Scottish Maritime Museum launches a collection of short films reflecting on life around local shipyards in the last century
A new collection of personal stories reflecting on life lived around the shipyards and marine industries of Irvine and Garnock Valley during the last century is now screening at the Scottish Maritime Museum on Irvine Harbourside.
The 15 short stories, which run throughout the day in the Museum’s new Harbour Stories Screening Room, were captured during the Working Voices oral history project led by the Scottish Maritime Museum and the Garnock Connections Landscape Partnership Scheme.
Through the Working Voices project, which was funded by the Heritage Lottery Fund, the partners captured and preserved disappearing memories held by people who lived or worked around the shipyards, smithies and engineering works across the area.
Interviewing people across Irvine, Ardeer, Saltcoats, Stevenston, Ardrossan and surrounding area, the team discovered a wealth of memories for the short films which are illustrated with footage and photographs from the Museum’s heritage collection as well as images contributed by interviewees and their families.
The Harbour Stories Screening Room is open daily and included as part of the visitor experience.
Opening the new Harbour Stories Screening Room, Matthew Bellhouse Moran, Curator at the Scottish Maritime Museum, said:
“There has always been a significant lack of recorded social history across this area so Working Voices has been an important heritage project not only for the Museum but for the region as a whole.
“Over the past year, we have spoken to people across the area and listened to their thoughts and memories of the twentieth century, when local towns were bustling with the sound of shipyards and manufacturing, with a steady stream of ships sailing in and out of local harbours.
“We are delighted with the wonderful memories we have captured to date. As well as reflecting life living and working across our maritime industries, the stories create a vivid picture of how the wider area and industry has changed dramatically over the last fifty years.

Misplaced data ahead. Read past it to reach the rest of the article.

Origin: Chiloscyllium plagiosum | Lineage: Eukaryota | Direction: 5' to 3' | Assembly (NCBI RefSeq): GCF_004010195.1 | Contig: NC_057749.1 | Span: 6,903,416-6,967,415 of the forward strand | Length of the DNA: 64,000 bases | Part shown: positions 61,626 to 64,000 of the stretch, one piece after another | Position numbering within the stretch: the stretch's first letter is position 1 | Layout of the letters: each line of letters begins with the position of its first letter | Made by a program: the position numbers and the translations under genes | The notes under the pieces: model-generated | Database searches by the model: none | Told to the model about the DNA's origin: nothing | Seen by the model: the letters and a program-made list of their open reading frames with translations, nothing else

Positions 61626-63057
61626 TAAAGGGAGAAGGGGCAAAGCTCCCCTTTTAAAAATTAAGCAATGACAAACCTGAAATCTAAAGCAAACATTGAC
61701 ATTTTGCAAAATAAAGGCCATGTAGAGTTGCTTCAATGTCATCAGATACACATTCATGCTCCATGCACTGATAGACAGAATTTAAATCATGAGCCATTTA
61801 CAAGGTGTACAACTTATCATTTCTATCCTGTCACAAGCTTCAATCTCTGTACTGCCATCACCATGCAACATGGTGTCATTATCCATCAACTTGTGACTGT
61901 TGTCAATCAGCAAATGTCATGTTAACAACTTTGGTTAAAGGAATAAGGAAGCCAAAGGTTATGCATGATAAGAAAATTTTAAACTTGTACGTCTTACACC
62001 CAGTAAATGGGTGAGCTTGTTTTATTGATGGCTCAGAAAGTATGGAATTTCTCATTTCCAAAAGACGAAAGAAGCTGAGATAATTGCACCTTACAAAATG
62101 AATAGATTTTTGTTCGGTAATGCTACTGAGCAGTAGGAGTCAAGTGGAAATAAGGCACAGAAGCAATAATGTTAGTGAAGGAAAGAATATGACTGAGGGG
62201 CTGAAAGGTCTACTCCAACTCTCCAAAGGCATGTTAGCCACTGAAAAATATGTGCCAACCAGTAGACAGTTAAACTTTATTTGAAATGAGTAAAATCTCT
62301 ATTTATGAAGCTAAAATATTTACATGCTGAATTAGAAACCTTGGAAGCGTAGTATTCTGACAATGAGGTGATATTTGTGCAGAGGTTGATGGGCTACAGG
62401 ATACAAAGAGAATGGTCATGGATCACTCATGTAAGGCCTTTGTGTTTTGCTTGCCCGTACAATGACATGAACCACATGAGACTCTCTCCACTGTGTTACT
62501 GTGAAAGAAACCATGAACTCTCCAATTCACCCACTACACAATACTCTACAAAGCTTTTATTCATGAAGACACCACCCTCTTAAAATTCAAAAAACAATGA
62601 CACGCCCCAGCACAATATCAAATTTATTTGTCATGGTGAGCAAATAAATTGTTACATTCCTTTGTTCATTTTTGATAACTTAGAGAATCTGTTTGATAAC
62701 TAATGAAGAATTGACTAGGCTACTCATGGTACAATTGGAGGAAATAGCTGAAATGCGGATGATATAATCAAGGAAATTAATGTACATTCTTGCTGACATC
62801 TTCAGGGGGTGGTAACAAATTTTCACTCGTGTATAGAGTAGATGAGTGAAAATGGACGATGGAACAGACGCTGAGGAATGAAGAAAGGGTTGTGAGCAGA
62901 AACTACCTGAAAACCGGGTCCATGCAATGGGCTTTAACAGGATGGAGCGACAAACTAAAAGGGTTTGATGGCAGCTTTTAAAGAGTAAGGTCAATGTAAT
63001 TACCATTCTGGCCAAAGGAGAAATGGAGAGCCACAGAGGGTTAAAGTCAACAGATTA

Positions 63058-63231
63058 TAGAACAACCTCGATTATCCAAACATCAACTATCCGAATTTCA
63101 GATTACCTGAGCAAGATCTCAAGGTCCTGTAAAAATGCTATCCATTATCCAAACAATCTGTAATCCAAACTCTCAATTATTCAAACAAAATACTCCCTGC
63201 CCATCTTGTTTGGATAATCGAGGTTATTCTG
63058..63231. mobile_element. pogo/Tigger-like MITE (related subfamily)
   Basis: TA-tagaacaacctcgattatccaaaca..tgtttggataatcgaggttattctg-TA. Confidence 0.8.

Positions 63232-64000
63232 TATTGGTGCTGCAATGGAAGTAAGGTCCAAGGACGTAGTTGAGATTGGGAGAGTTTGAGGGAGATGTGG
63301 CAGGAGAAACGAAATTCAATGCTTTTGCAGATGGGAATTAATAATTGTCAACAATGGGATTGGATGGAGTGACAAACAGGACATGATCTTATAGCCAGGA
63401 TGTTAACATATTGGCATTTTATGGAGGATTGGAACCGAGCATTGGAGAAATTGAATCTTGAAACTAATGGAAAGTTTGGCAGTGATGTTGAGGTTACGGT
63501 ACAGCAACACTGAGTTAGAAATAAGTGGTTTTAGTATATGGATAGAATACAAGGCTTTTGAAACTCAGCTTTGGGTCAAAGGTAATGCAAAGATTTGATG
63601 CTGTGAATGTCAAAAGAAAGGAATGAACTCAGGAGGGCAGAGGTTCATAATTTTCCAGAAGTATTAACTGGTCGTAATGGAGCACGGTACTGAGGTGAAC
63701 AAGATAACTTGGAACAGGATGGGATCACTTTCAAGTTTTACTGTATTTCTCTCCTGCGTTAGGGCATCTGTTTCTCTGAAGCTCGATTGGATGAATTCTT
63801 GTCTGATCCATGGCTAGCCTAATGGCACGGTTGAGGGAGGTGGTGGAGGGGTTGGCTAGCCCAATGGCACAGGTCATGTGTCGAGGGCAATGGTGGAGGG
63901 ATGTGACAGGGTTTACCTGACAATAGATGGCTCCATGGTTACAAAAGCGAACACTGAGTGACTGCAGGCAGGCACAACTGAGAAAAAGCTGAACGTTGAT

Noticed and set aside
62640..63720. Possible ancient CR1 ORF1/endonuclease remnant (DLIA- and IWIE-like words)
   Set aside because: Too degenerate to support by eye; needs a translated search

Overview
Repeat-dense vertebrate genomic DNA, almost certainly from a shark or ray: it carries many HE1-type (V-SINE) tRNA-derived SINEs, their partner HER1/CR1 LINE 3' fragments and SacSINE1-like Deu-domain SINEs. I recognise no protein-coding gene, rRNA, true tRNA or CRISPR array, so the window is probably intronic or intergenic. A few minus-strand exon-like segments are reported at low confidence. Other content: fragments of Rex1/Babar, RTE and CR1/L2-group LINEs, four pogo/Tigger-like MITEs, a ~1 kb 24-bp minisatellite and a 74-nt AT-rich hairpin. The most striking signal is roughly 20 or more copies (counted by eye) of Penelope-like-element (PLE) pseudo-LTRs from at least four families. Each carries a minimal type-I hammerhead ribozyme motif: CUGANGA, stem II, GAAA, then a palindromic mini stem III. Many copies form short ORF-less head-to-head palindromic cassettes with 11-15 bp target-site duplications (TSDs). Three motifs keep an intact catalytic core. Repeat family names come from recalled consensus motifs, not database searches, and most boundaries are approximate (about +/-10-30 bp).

“The 15 short films offer personal insights into the vanished industrial past of the towns and will be a fascinating and rewarding watch for visitors of all ages.”
Stories include ‘The Foul Mouthed Foreman’ with John McMillan, ‘The Stowaway on the SS Florence Cooke’ with Alexander Sims and ‘A Trip to Kolkata aboard the Lady McGowan’ with Morris McKay.
In ‘The Foul Mouthed Foreman’, John McMillan recounts the day his great grandfather, a gentle, religious man who never raised his voice, stood up to the shipyard foreman.
When the foreman cursed at the team, scolding them to work more quickly, John’s great grandfather politely pointed out that it would take time to tension the mast so it would be secured and safe and that his foul language was unnecessary.
Yet the foreman cursed again. John recounts how this “triggered an explosion” in his great grandfather who “just lifted his fist, up, up and right under the foreman’s chin stretching him out on the deck of the ship. After that, the foreman kept a civil tongue in his head and was never a problem!”
In ‘The Stowaway on the SS Florence Cooke’, Alexander Sims recalls his childhood in and around Irvine Harbour including the day he accidentally stowed away on the explosives carrier the SS Florence Cooke resulting in “a nice little cruise to Ireland with the dog!”
In ‘A Trip to Kolkata aboard the Lady McGowan’ Morris McKay recalls his father embarking on a six month trip to Calcutta and ports in between in 1963, “a daunting prospect for a vessel of that size and going that kind of distance”.
Encountering a cyclone and docking in Zanzibar, where the crew knew little French and the islanders little English, the 1952 Clyde built coaster and crew managed to make the round trip successfully.
Mark Pieroni remembers coal loaded aboard the workhorse puffers, a perfect example of which is MV Spartan at the Museum, one of only two surviving Scottish-built ‘puffers’.
In another film, Norry Mason recounts the 1984 explosion which brought to an end the working life of harbour tug MV Garnock.
The 1956 Garnock, which is listed on the National Register of Historic Vessels of the United Kingdom and thought to be the only tug preserved in Scotland, was built in Greenock for the Irvine Harbour Company to tow ships loading and unloading explosives at ICI (Nobel Explosives) works.
Latterly MV Garnock was employed to dump faulty explosives in the Irvine Estuary and it was whilst dumping near Ardrossan that this explosion ripped a hole into the stern damaging the vessel beyond repair. MV Garnock has been preserved at the Scottish Maritime Museum since then.
For more information on the Scottish Maritime Museum’s national maritime heritage visit www.scottishmaritimemuseum.org
Issued on behalf of the Scottish Maritime Museum by
Joanna Harrison, Mobile: 07884 187404.